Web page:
The announcement came as a big shock, in particular, to Panini America, which had been awarded an NHL license beginning for the 2011-12 season. The company was immediately challenged by a shortened season as a result of a labor dispute. This impacted the number of officially designated rookie players that could be included in their products. In sports cards, rookies drive sales, putting the company behind the proverbial eight ball from the very start.
Many collectors took to social media to voice their displeasure about the decision. Common sentiments were that the company wasn’t given a long enough time to establish brands, equity and a following.
Company CEO, Mark Warsop, released the following statement in response to the NHL/NHLPA decision. “We are disappointed to learn of the NHL and NHLPA’s decision to go in another direction in the trading card category. During the term of our agreement we faced many challenges, including a late start to the agreement and an NHL work stoppage … while we never like to lose a license that we were committed to, this decision gives us the opportunity to further enhance our other sports licensed products.”
The company’s existing licensing agreement expires at the end of June of this year.
Topps Waxes Nostalgic with Wall Décor and Apparel
The legendary American trading card, gum and candy manufacturer has been expanding their product line to capitalize on the nostalgia associated with some of their iconic brands, trading cards, logos and more. The introduction of wall décor and apparel has become popular, not just with current collectors but former ones as well.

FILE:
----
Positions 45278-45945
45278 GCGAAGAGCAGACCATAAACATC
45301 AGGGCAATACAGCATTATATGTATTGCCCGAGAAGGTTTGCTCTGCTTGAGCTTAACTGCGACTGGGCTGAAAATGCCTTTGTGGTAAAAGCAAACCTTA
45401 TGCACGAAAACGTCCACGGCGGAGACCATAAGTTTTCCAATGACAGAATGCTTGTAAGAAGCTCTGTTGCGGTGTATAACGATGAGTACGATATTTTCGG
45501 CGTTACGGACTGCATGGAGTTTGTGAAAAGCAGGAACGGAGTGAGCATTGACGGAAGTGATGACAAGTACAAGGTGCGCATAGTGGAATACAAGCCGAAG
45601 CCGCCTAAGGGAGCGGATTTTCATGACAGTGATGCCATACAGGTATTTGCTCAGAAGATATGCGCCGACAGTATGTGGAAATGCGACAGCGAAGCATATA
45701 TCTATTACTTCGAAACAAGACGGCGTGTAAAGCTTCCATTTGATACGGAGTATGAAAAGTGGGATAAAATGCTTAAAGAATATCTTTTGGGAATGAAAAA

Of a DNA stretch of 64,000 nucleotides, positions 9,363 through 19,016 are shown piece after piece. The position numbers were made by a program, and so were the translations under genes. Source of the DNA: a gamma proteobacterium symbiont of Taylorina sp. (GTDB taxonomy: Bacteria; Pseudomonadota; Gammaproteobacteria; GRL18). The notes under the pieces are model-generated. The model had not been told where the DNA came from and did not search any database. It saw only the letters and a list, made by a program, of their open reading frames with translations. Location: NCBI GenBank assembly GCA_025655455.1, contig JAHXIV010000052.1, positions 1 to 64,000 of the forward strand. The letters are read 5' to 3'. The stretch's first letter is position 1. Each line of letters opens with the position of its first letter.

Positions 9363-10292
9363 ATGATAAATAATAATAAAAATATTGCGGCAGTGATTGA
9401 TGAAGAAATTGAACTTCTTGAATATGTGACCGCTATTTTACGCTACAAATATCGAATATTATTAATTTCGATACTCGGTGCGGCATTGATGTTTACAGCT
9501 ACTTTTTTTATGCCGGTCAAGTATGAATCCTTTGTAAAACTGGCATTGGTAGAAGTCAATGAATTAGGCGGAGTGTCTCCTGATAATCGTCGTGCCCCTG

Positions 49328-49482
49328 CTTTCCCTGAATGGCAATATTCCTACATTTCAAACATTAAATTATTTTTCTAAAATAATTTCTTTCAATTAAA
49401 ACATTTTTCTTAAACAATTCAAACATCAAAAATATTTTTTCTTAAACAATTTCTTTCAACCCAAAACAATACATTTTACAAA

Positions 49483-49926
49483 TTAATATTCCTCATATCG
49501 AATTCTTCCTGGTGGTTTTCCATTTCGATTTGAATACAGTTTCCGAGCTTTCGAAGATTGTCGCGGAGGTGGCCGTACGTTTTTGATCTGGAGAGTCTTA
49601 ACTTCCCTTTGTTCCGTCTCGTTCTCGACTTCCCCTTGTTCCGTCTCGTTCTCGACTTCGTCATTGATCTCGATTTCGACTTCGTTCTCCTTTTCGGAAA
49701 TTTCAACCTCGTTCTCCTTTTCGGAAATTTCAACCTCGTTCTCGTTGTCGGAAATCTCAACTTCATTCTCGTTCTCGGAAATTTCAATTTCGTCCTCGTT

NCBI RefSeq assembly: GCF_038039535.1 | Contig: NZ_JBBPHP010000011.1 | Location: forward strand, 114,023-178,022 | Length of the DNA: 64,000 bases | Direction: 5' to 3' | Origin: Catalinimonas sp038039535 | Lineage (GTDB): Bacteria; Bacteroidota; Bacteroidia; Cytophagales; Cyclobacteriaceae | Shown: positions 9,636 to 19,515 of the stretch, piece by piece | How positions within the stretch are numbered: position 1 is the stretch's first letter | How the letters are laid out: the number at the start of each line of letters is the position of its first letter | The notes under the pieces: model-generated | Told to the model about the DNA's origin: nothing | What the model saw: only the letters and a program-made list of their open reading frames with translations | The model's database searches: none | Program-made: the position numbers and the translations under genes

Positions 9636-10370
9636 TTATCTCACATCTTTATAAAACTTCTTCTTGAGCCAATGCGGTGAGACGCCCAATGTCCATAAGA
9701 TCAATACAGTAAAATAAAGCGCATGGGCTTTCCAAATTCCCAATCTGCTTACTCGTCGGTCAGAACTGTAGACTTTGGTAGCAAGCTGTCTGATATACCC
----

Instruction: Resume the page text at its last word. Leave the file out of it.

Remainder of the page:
Would you like to have Nolan Ryan on your wall? Topps can make it happen for you.
Does your wardrobe cry out for a Topps T-shirt? It’d look great under that tweed sports coat!
The apparel line is called the “The Topps Homage Collection”. It is advertised as being, “inspired by the magic of card collecting . . . features original Topps artwork from actual wax packs and old baseball cards found deep in the Topps Archives . . . proudly Made in the USA.”
Taking some of the most iconic baseball cards from the 1960’s, ’70’s and ‘80’s the card images have been digitally re-mastered to super-size them. Fans and collectors can now hang there favorite cards on their wall. Available in three sizes, 10.5 x 14, 17.25 x 21.35 and 23 x 31 inches, the prints are made on art quality cotton paper and come matted with a choice of framing and glare resistant glass.
Rob Bertrand has been an active collector of sports cards and memorabilia for more than 20 years. His involvement in the hobby community is well documented, having been the content manager for the Card Corner Club website before the company’s merger with CardboardConnection in 2011, where he is now a staff writer and multimedia content producer. Rob is also the co-host of the sports collectibles hobby’s only live and nationally broadcast radio show, Cardboard Connection Radio. He is the author of the highly respected and trafficked blog, Voice of the Collector and you can follow him on Twitter @VOTC. A dealer himself, Rob runs an online business through eBay, and is frequently asked to consign collections.